After

Well, I’ve seen The Movie now… and I can certifiably say that I was moved and provoked and pushed in ways by this picture that cannot match many events of my life in recent memory. It hasn’t even computed all the way yet, and I realize that I need to see it again, but I don’t know how soon that will be.

I had the curious fortune of seeing two films distributed by Newmarket Films in the same day, and both on very different ends of the content spectrum. The fist one, Monster, starring Charlize Theron in her Oscar-nominated role as a hooker/lesbian/serial killer, the the second the aforementioned Passion of the Christ, starring Jim Caviezel in a absolutely gut-wrenching role. He did Christ, and he did Christ with reverence, with compassion, with awe, with love, with agony and suffering of his own in the filming. He dislocated his shoulder, was struck by lightning twice, and endured 12-hour-long makeup sessions for this film. The Passion is fully about the indeifinable suffering of Jesus and secondly about the unwavering passion of the film makers involved with the picture. Whereas Monster is about the tragedy of human life and our fallen nature, Passion is about the tragedy of human life and our fallen nature, completely erased and along with all things “made new” by Christ’s sacrifice. Charlize Theron’s character, Aileen, narrates portions of her story, a slow descent into madness and delusion fueled by a misguided and inflamed desire to grab hold of something-anything that can be construed as love (even if it is with Christina Ricci’s character Selby) and do anything and everything, regardless of morality or reality or truth, to hold onto that ‘love’. Christ gave His love freely to us, even when we turned it on him and cried out for his death. Our hands nailed Him to the cross, and His blood is on us, forever… thank God that is a good thing. At one point in Monster, Aileen sits down to explain to Selby just why she has begun to lure men off the highway to kill them and take their money and cars. She explains that people are by nature sick and depraved, and that no matter what they do they can’t take away her stab at happiness. “I’m square with the Lord” she says, “People are always talking about ‘thou shalt not kill’…” and she goes on to attempt to justify her killings “You don’t know my life Selby”. Aileen descends so far into her killing spree madness that it becomes a second nature to her. Her rants are challenged consistently onward in the film, a man picks her up off the highway and offers to get her a room somewhere, help her out in some way, and he doesn’t want anything in return. He is a good man, another face of evil to Aileen. He is innocent, and she cannot handle the thought of having no real justification for her lifestyle, and she kills him. Christ is the most innocent of all men… he was God incarnate. He suffers the ultimate and dies in a cruel way… but the manner in which he dies is unlike any other deah in recorded human history. He rises again. Nobody that Aileen kills ever comes back from the grave. But Selby’s adoptive older friend who is a Christian attempts to convince her to cut ties with Aileen “People make choices, and they have to deal with the consequences of those choices…”, “No”, Selby contends, “This is who I am, not a choice I make” but it is a choice. And Aileen’s chances for true redemption are there… hard to see, but they’re there. But she is clinging to a love that is not real, an unrequited obsession. Monster is based on a true story and ends with Aileen’s execution, she was the most notorious female serial killer in America. The Passion ends with Christ’s giving up of his spirit at the place of the skull, Golgotha. Aileen goes out on a bitter note, scoffing at any and all notions of true happiness or love… she is shattered and unrepentant. Too bad. Because in a graveyard of thieves, on a dry and dusty summit outside of Jerusalem, the son of man gave up his spirit and spoke “Father Father, why have you forsaken me?”… Three days later the stone rolled away, the linens lay there alone, and the body was gone. We all make choices, and Jesus is there offering us the only choice we’ll ever really need to make.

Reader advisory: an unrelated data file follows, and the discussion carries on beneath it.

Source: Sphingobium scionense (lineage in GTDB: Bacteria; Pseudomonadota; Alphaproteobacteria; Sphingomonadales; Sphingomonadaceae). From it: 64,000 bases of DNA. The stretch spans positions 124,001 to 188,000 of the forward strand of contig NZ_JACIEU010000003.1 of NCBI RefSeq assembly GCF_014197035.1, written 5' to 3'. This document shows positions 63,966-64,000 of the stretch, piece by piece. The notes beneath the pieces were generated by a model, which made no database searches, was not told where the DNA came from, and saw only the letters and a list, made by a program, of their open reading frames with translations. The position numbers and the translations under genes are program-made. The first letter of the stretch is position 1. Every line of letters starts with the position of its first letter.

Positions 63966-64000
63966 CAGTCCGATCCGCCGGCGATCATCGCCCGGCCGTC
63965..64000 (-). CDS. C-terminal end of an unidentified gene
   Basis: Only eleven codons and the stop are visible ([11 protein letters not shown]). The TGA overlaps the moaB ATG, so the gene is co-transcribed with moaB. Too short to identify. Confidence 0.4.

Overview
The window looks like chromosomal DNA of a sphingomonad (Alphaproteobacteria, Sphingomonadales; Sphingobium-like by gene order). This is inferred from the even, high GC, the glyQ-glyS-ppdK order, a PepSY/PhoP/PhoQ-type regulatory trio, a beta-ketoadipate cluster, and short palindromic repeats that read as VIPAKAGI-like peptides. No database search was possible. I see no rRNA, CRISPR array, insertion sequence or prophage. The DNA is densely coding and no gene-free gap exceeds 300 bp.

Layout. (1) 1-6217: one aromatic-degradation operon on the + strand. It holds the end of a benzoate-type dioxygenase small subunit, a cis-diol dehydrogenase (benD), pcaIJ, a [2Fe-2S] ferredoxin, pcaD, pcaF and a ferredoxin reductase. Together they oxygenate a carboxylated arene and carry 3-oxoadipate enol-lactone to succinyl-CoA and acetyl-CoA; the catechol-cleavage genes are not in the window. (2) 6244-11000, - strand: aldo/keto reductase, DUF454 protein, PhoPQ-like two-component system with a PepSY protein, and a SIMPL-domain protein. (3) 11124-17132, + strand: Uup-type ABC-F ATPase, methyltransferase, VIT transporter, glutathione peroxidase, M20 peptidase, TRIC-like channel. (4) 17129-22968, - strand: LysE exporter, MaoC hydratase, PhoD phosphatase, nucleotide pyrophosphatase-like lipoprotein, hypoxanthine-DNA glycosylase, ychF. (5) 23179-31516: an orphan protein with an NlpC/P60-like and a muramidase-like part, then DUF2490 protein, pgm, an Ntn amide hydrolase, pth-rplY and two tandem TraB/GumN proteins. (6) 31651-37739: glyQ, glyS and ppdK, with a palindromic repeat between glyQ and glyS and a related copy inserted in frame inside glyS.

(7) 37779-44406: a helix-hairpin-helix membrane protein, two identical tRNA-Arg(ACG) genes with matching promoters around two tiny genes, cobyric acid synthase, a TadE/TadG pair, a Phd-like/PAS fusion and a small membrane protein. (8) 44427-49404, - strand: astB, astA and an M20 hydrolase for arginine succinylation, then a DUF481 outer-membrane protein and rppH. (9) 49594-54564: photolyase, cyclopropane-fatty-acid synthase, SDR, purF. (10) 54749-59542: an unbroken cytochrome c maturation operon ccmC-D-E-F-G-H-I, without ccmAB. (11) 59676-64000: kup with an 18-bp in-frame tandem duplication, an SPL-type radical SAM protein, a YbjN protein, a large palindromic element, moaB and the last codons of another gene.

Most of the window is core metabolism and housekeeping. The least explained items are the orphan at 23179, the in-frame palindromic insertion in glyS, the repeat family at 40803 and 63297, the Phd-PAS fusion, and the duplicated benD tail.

I must post more on this later, I’m late for class!

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